Something that I think is vastly understudied in the modern music world and which makes me wonder a lot about how how this industry will move forward is the gap between digital and non digital markets. This is one of those things that’s incredibly easy to lose track of because for most of us in the music industry all we are doing is digital. We only operate on a digital plane and spend our lives behind our computers. We totally forget the all important fact that 27% of Americans don’t have internet and 23% of American adults don’t have smartphones. That means that if all of your marketing is digitally oriented that you are missing out on up to a quarter of your potential audience! Sure this demographic that doesn’t have internet or smartphones might not all be in your target demographic, but at least some of them gotta be and that means that there are some really concerning realities that you need to unpack as someone trying to promote their band.
First off you need to identify who these people are, by and large they are poor and older. Now this probably means that if you’re playing, for example, artsy indie rock, that you’re not going to miss out on a lot. However if you’re a rapper or maybe a country musician then you’re going to find yourself running into issues (And I’m not just talking about classist hatred of those two genres) These are people who could very well be interested in what you have to offer they just don’t necessarily have the access they need to get there. Sure some people have other ways of finding out about the arts but the odds are that they don’t have it handed to them as easily as someone who is checking their Facebook account every five minutes. Again – I’m not saying this is life or death, but it’s something that you need to sit down and think about for a few very important reasons that are going to really resonate within a decade or so.
The issue that we are rapidly running into is that with an increasingly divided gap between the lower and upper classes we are going to find ourselves more and more in a world that has large sections of the population who barely interface with the internet at all. This creates huge fucking issues because those people are going to have kids and those kids are going to grow up finding out about music through non typical means and this is going to be a serious concern for people like you and me because it’s a different chunk that we have to market too. It’s a whole new set of rules that will require going back and trying to understand how bands were marketed in the pre internet years and determining what segment of your budget is worth negotiating for that. In fact – one might even argue that in this day and age due to market saturation online it might make more sense to focus on a brick and mortar promotional plan because it will naturally stand out more.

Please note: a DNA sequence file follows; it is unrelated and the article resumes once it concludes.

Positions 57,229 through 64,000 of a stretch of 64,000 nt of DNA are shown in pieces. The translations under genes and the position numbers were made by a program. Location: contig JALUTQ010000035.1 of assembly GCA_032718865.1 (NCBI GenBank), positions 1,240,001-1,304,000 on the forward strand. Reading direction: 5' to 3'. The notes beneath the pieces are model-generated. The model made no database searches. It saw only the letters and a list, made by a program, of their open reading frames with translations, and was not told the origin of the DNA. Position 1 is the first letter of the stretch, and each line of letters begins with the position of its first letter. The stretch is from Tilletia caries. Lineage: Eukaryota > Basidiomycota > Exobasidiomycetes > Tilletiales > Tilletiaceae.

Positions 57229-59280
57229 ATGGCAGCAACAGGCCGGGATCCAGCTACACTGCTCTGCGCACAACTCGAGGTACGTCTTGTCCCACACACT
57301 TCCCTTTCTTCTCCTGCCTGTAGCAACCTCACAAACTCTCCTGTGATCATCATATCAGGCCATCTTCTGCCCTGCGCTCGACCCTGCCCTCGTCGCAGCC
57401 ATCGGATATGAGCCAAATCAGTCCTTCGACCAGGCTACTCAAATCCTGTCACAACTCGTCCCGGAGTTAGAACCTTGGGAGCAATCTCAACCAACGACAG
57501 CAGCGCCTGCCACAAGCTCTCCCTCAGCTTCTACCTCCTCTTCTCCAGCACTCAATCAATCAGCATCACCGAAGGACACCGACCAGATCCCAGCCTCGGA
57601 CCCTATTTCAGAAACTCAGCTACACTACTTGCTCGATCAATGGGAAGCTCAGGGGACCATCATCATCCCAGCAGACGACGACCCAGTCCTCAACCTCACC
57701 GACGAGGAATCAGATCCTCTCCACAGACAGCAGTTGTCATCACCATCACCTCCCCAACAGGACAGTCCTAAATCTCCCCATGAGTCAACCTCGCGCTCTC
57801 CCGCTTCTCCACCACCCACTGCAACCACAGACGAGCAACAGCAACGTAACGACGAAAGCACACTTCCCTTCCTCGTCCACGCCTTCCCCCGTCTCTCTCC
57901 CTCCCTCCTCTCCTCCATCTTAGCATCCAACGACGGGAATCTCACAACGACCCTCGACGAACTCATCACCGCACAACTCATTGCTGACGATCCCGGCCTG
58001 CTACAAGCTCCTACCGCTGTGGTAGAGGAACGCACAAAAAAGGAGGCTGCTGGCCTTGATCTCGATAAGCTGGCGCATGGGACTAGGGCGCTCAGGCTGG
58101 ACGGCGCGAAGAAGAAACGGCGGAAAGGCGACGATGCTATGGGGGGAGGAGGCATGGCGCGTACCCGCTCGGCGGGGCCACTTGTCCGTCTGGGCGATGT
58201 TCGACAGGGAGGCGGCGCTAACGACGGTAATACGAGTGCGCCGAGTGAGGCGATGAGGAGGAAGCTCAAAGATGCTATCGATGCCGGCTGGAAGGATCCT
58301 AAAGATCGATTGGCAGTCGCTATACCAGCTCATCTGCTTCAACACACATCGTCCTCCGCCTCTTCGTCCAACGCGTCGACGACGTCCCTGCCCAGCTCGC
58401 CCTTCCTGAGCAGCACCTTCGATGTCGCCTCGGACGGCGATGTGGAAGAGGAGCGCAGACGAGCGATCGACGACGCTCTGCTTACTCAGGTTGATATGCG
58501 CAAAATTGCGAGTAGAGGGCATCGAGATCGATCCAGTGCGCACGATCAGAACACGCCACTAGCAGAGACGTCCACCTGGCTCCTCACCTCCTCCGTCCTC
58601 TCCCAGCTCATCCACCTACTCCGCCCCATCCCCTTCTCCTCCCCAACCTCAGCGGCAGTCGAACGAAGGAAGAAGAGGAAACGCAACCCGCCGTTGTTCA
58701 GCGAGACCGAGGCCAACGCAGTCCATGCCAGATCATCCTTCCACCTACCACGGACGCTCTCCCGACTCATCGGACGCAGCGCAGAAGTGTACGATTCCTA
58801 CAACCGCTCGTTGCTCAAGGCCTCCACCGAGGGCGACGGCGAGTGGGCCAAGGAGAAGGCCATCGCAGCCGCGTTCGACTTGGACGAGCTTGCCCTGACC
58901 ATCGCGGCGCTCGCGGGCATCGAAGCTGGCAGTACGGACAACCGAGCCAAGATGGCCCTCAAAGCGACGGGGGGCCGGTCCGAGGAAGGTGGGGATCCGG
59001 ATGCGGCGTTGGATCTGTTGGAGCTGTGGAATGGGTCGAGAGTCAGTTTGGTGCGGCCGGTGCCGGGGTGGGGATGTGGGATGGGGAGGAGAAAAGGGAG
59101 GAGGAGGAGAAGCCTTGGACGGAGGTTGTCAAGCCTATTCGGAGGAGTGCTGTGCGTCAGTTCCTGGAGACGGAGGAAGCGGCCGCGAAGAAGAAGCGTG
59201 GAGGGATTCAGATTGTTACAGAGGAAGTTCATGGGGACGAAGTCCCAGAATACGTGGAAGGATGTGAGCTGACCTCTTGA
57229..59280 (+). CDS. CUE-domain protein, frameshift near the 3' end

Of course thinking about this is very difficult because again, for most of us invested in the music industry the concept of not being connected to the web is an extremely arcane and difficult one to even wrap your head around because, well, who the fuck would want to market to people not on the internet? Do their opinions even matter since they can’t share them? Well I think that we’ve also reached a critical mass with screens and people are going to eventually need to tap out and this is going to make genuine word of mouth al the more important. Sure most communication happens online now, but someone sitting tou down at your favorite bar and really getting into it with you about a new record is still more likely to get you to check something out than reading another review on some silly blog site. Late stage capitalism and technographics aren’t really something you want to have to think about in 2017 but they have become an integral part of the industry.
The real point of this article isn’t just that there are a ton of people out there who you probably aren’t marketing to at all, but also that there are a lot of deeper sides to the industry that you need to be thinking about when trying to promote your band. Now that might not sound relevant to a lot of you but you now for a fact that major artists do this all the time. Yes it requires a certain critical mass of money in order to be able to afford this kind of marketing rather than just going for your typical several hundred dollar Facebook ad campaign – but you get what I’m trying to say. If you’re in a market with low internet access then you probably need to start reflecting on this and even if you aren’t it’s worth reflecting on how different people in your community engage in the arts so that you can make sure you cast the widest possible net and don’t paint yourself as someone cutting off people for not being good enough.
The future of marketing is going to be an interesting thing because entirely new demographics are going to spring up largely defined by their access to technology and the way in which they interact with it. This isn’t something you can totally predict unless you’re a futurologist and even then those dudes have been known to get things pretty wrong. When it comes down to it I’d just encourage you to step up your marketing plan so that the people who essentially aren’t plugged into social media have a way to experience your art and dig in in a way that doesn’t require them to go above and beyond the call of duty.